The ruling Liberal Democratic Party is expected to kick off discussions as soon as next month over whether to revise internal rules to allow Prime Minister Shinzo Abe to run for a third term in the next LDP presidential race to be held by September 2018.

Given the LDP’s solid majority in the Diet, the winner of the race is all but certain to be elected by the legislature as the prime minister as well.

But why have party executives started pushing the idea of extending Abe’s term? What are the procedures for revising the rules and are they likely to be amended?

Following are questions and answers on revising the LDP rules to extend Abe’s term:

Why has revising the rules become a hot topic?

On Aug. 3, Abe appointed veteran lawmaker Toshihiro Nikai as LDP secretary-general, the party’s No. 2 position.

The move prompted speculation that Abe is seeking a third term as Nikai has openly argued that party rules should be revised to allow Abe to continue on as president.

Currently, LDP rules ban a party president from running for a third two-year term. This means Abe, who is now serving his second term as LDP president, cannot run in the next LDP presidential race, which must be held no later than September 2018.

During a news conference on Aug. 3, Nikai said the party should soon start discussions on whether Abe can seek a third term after revising party rules. Nikai said the LDP will make a decision on this by the end of the year.

Abe has two more years before his term ends. Why hold discussions now?

Observers believe the hawkish nationalist wants to serve a third term so he can accomplish his long-held goal of revising the postwar Constitution.

As a result of the Upper House election in July, parties willing to revise the Constitution occupy more than two-thirds of both the lower and upper chambers of the Diet for the first time ever.

Backing by two-thirds of the lawmakers in both houses is a prerequisite for the Diet to initiate a national referendum on a constitutional revision.

But those parties, including the LDP and its ruling coalition partner, Komeito, are split over which articles of the Constitution should be revised first.

Political insiders say it would probably take more than two years for the Diet to form any consensus and then arrange a referendum to revise any article of the Constitution.

Komeito has opposed revising the war-renouncing Article 9, while it is willing to add an article to guarantee the people’s right to a better living environment.

Meanwhile, polls have shown a majority of voters have consistently opposed any revision to Article 9, the most contentious provision in the Constitution.

Publicly, Abe has said he is not considering running for a third term. But close aides have long privately believed that the rules should be revised.

Many conservatives believe the chance of a constitutional revision would become slim if Abe is no longer LDP president.

What are the procedures for revising the party rules?

The party rules can be revised at a party convention attended by LDP Diet members and four representatives from each of the 47 LDP prefectural chapters.

Each member has one ballot, and support of half of those in attendance is required to revise a party rule.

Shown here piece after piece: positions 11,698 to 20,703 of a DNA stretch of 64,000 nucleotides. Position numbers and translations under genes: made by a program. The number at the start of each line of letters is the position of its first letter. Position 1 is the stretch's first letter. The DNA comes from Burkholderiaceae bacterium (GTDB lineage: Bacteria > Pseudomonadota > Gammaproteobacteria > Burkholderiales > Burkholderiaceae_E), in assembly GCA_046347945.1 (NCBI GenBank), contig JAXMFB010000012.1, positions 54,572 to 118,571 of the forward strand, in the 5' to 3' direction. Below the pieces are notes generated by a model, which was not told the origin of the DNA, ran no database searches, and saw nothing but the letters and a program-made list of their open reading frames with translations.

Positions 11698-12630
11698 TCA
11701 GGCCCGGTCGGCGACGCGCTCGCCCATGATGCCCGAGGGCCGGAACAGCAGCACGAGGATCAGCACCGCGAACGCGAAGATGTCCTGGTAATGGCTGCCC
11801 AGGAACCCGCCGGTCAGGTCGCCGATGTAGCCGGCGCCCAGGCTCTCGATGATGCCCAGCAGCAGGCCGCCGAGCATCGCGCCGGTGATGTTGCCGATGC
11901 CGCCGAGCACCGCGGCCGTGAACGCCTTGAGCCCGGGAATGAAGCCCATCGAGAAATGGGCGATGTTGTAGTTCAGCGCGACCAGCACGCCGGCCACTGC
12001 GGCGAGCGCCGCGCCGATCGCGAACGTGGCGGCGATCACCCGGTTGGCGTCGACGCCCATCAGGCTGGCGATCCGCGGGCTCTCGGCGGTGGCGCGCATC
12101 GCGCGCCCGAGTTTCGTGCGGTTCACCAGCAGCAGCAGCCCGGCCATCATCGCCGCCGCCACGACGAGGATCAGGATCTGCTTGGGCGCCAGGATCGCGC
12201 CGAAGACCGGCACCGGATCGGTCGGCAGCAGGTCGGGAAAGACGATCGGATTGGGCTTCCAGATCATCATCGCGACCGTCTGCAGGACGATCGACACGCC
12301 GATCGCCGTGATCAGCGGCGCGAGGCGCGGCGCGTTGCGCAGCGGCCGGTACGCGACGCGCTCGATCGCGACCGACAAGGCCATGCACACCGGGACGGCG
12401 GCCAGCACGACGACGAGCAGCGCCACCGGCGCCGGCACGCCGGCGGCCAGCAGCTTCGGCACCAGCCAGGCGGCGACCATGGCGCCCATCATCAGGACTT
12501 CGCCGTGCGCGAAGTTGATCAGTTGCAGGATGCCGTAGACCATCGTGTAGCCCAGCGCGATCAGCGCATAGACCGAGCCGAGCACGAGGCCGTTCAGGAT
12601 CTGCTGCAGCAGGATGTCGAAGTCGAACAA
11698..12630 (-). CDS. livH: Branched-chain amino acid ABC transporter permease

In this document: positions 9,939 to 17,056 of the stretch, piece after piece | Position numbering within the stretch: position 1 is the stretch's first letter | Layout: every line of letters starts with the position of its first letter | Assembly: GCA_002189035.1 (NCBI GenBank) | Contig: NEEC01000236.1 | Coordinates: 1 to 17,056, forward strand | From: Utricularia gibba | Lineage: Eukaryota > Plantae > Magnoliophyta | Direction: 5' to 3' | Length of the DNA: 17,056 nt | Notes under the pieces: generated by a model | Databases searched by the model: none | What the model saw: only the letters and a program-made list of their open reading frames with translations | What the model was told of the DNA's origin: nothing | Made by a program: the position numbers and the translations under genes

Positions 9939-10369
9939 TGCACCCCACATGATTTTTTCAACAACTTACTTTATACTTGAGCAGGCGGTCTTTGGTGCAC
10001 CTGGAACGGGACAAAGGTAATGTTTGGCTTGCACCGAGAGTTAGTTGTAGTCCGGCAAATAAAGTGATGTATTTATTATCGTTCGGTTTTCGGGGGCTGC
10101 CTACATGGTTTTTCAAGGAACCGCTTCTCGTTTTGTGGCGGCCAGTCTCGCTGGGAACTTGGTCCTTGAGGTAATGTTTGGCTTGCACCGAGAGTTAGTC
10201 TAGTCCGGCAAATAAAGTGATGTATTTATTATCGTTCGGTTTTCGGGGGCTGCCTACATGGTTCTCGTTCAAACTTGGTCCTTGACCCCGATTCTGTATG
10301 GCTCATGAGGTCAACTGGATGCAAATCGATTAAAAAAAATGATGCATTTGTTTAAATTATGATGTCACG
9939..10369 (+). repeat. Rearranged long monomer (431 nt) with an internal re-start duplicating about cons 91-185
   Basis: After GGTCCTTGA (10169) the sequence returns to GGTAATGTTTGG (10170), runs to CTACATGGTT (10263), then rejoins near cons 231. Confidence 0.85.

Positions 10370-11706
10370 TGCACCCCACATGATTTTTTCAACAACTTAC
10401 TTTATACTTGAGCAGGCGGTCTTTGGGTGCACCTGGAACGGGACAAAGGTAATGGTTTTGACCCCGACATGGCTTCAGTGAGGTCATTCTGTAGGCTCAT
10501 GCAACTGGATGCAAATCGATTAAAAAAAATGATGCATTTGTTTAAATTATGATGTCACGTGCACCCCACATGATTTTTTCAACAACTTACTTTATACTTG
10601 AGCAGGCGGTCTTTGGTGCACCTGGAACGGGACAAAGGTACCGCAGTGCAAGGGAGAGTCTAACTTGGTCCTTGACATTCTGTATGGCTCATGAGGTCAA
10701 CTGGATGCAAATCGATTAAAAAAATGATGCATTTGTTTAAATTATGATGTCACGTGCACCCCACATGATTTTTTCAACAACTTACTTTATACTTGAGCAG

Party conventions are usually held in the spring, but can be convened any time if such a demand is issued at a general meeting of LDP lawmakers, or more than a third of the prefectural branches.

The general meeting of the LDP Diet members, meanwhile, can also replace a party convention in dealing with “particularly urgent” issues, according to party rules.

How likely will the party rules be revised?

No one is sure, but Abe has few political rivals powerful enough to challenge him after the LDP won a landslide victory in the July Upper House election, boosting his chances of remaining at the LDP helm.

However, veteran LDP members, including Shigeru Ishiba, who are considered potential rivals to Abe, have recently urged caution about revising the party rules to allow Abe to stay in power.

Whether they can garner support from other LDP members will likely be a key factor in the party power game.

On a radio program Sunday, Ishiba, a former minister in charge of the revitalization of rural areas, said he “doesn’t understand why it’s a top priority issue” for the LDP to revise the party rules in what was seen as a dig at Abe’s bid for a third term as LDP president.

Ishiba, who heads a small intraparty faction, refused to join Abe’s new Cabinet formed on Aug. 3 and is now seen as a potential rival.

Foreign Minister Fumio Kishida, who is regarded as another potential successor to Abe, has also said it is “still too early” to discuss revising the rules, since Abe was only re-elected LDP president last September.

Has any LDP president succeeded in extending their run as president by revising party rules?

Yes. In 1986, a meeting of LDP lawmakers was convened to revise the rules to extend the presidential term of then LDP President and Prime Minister Yasuhiro Nakasone.

The revision followed the LDP’s landslide victory in dual national elections earlier the same year under Nakasone as the LDP president and prime minister.

Then a provision was added to the rules so that an LDP president could extend a term by one year if more than two-thirds of the party’s Diet members supported it. This article was dropped in 2002.

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